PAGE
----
The Gallavardin phenomenon is a clinical sign found in patients with aortic stenosis. It is described as the dissociation between the noisy and musical components of the systolic murmur heard in aortic stenosis. The harsh noisy component is best heard at the upper right sternal border radiating to the neck due to the high velocity jet in the ascending aorta. The musical high frequency component is best heard at the cardiac apex. The presence of a murmur at the apex can be misinterpreted as mitral regurgitation. However, the apical murmur of the Gallavardin phenomenon does not radiate to the left axilla and is accentuated by a slowing of the heart rate whereas the mitral regurgitation murmur does not change.

A parasternal heave, lift, or thrust is a precordial impulse that may be felt (palpated) in patients with cardiac or respiratory disease. Precordial impulses are visible or palpable pulsations of the chest wall, which originate on the heart or the great vessels.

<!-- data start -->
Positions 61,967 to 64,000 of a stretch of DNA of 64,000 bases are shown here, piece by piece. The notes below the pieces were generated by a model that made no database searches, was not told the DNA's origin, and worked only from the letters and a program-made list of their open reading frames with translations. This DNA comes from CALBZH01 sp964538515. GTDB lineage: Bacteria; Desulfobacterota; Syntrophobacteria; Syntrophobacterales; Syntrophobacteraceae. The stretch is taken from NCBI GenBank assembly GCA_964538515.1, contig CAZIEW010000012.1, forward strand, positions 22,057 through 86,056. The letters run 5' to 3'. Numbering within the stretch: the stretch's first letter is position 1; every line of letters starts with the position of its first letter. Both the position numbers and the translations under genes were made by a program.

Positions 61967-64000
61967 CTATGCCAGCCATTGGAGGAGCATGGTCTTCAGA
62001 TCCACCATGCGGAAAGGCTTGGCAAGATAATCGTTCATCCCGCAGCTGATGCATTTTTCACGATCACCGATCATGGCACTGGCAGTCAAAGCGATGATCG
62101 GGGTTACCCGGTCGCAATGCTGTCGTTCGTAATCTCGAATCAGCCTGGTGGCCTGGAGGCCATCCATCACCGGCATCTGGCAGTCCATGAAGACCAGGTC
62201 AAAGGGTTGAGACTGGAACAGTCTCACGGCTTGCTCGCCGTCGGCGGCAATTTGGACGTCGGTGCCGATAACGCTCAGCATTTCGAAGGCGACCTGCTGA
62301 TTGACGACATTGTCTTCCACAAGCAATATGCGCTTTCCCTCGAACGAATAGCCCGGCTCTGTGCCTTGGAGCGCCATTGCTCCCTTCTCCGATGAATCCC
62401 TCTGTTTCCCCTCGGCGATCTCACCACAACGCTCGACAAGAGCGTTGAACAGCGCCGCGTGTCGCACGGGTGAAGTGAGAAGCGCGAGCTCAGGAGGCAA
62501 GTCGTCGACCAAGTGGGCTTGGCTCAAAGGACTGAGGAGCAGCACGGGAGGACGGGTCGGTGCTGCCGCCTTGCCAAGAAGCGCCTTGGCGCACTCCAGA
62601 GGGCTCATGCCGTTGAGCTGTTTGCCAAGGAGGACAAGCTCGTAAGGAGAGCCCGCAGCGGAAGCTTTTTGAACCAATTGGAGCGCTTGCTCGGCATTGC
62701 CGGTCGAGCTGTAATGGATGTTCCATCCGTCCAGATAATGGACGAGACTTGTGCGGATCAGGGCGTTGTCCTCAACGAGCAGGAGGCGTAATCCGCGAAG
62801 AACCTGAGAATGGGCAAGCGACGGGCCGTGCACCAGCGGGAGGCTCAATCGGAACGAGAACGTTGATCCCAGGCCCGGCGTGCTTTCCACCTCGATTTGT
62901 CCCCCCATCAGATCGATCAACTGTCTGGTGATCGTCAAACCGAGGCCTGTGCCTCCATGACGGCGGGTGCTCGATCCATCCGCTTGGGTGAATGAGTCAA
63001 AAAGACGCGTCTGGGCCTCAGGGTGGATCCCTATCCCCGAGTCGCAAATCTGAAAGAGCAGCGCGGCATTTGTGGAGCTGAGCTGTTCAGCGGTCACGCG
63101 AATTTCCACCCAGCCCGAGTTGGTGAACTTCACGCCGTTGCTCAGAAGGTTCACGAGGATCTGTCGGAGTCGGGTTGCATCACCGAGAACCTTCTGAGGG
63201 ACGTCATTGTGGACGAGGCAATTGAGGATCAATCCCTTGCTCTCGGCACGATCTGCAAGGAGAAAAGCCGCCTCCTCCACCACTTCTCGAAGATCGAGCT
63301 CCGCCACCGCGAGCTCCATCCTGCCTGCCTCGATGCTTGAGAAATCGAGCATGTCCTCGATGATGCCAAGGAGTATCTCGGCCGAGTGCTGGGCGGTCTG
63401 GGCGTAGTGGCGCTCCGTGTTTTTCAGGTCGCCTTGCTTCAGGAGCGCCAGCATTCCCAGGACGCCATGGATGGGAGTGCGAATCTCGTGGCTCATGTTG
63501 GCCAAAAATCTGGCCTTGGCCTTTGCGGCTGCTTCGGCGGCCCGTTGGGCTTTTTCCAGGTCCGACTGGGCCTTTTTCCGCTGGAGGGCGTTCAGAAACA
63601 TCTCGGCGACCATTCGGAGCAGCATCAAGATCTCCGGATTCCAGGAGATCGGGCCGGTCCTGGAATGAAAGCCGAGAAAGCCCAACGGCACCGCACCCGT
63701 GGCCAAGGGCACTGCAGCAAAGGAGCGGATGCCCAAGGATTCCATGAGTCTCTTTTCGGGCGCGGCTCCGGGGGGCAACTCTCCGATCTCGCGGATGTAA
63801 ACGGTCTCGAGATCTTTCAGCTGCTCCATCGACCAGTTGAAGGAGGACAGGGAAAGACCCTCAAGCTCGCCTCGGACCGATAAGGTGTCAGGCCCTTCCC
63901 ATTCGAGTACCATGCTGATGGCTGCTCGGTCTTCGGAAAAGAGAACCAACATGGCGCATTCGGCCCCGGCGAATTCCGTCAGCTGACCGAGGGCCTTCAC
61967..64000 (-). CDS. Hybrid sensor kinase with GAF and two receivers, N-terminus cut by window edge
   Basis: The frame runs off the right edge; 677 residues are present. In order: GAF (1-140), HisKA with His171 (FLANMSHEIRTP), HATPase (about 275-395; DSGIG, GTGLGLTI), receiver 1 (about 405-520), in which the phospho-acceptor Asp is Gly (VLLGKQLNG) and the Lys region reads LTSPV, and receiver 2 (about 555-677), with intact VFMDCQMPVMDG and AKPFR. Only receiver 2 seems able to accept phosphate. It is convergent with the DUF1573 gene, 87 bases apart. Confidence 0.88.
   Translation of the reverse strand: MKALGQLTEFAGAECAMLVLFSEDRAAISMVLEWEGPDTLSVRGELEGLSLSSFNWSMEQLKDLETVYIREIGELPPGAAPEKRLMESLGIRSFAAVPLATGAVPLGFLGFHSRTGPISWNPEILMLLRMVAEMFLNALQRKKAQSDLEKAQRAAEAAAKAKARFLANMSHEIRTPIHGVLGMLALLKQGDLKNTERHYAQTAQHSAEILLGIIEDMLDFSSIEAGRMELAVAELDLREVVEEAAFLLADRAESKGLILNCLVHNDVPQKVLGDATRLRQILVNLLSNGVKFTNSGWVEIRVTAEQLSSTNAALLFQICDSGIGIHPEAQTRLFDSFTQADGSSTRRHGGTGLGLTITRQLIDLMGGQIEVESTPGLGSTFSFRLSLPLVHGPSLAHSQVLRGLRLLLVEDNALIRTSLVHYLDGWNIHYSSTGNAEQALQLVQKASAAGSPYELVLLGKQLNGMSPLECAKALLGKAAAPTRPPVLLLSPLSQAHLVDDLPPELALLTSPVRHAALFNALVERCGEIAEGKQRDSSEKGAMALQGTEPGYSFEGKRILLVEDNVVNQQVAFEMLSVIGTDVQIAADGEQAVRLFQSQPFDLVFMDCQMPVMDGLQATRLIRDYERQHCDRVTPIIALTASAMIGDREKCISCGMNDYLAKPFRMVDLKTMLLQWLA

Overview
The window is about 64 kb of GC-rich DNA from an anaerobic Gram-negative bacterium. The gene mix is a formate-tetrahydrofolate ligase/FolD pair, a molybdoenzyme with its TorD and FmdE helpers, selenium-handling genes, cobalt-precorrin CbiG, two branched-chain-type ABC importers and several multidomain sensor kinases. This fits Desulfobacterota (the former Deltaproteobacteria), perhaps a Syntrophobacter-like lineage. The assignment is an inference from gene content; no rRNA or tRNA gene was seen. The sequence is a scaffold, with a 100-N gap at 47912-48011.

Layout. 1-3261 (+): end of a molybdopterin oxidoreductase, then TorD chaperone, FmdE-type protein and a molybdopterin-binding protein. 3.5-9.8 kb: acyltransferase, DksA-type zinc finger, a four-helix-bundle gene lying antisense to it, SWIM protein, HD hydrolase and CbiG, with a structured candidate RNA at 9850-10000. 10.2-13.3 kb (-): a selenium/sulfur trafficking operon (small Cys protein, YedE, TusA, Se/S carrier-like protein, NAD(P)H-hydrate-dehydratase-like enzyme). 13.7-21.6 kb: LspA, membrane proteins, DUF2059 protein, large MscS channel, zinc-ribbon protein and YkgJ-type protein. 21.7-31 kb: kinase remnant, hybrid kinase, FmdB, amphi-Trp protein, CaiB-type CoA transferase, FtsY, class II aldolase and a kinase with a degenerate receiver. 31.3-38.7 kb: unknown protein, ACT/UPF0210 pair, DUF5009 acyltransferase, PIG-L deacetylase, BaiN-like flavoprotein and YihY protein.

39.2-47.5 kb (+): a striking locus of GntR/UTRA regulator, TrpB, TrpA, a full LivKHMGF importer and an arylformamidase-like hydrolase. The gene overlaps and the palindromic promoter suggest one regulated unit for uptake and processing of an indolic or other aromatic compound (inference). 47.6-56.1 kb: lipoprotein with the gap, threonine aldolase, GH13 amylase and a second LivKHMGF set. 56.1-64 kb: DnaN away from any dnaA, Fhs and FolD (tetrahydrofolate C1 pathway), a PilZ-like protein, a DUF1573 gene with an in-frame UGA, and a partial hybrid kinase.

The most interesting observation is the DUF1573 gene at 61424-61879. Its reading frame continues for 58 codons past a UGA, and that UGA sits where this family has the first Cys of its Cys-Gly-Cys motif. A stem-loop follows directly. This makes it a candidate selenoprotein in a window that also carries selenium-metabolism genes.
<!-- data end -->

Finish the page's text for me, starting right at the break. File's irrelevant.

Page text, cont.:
The cardiovascular examination is a portion of the physical examination that involves evaluation of the cardiovascular system. The exact contents of the examination will vary depending on the presenting complaint but a complete examination will involve the heart, lungs, belly and the blood vessels.

Pressure overload Pathological state of cardiac muscle in which contraction occurs during excessive afterload

Pressure overload refers to the pathological state of cardiac muscle in which it has to contract while experiencing an excessive afterload. Pressure overload may affect any of the four chambers of the heart, though the term is most commonly applied to one of the two ventricles. Chronic pressure overload leads to concentric hypertrophy of the cardiac muscle, which can in turn lead to heart failure, myocardial ischaemia or, in extreme cases, outflow obstruction.